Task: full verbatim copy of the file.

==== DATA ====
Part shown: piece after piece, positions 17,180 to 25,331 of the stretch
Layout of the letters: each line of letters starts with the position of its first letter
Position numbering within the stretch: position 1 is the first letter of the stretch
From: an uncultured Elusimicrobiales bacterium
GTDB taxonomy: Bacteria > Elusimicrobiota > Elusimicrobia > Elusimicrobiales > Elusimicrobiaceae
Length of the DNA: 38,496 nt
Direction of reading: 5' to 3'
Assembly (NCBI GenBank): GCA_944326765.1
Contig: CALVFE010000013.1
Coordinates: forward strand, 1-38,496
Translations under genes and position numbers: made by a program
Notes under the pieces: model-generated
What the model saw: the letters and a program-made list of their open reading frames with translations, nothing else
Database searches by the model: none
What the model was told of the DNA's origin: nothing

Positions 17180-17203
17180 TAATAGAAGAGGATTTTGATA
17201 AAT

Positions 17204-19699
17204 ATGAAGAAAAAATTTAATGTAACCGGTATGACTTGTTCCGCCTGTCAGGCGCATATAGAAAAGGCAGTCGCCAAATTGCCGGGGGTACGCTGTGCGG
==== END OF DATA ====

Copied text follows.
Part shown: piece after piece, positions 17,180 to 25,331 of the stretch
Layout of the letters: each line of letters starts with the position of its first letter
Position numbering within the stretch: position 1 is the first letter of the stretch
From: an uncultured Elusimicrobiales bacterium
GTDB taxonomy: Bacteria > Elusimicrobiota > Elusimicrobia > Elusimicrobiales > Elusimicrobiaceae
Length of the DNA: 38,496 nt
Direction of reading: 5' to 3'
Assembly (NCBI GenBank): GCA_944326765.1
Contig: CALVFE010000013.1
Coordinates: forward strand, 1-38,496
Translations under genes and position numbers: made by a program
Notes under the pieces: model-generated
What the model saw: the letters and a program-made list of their open reading frames with translations, nothing else
Database searches by the model: none
What the model was told of the DNA's origin: nothing

Positions 17180-17203
17180 TAATAGAAGAGGATTTTGATA
17201 AAT

Positions 17204-19699
17204 ATGAAGAAAAAATTTAATGTAACCGGTATGACTTGTTCCGCCTGTCAGGCGCATATAGAAAAGGCAGTCGCCAAATTGCCGGGGGTACGCTGTGCGG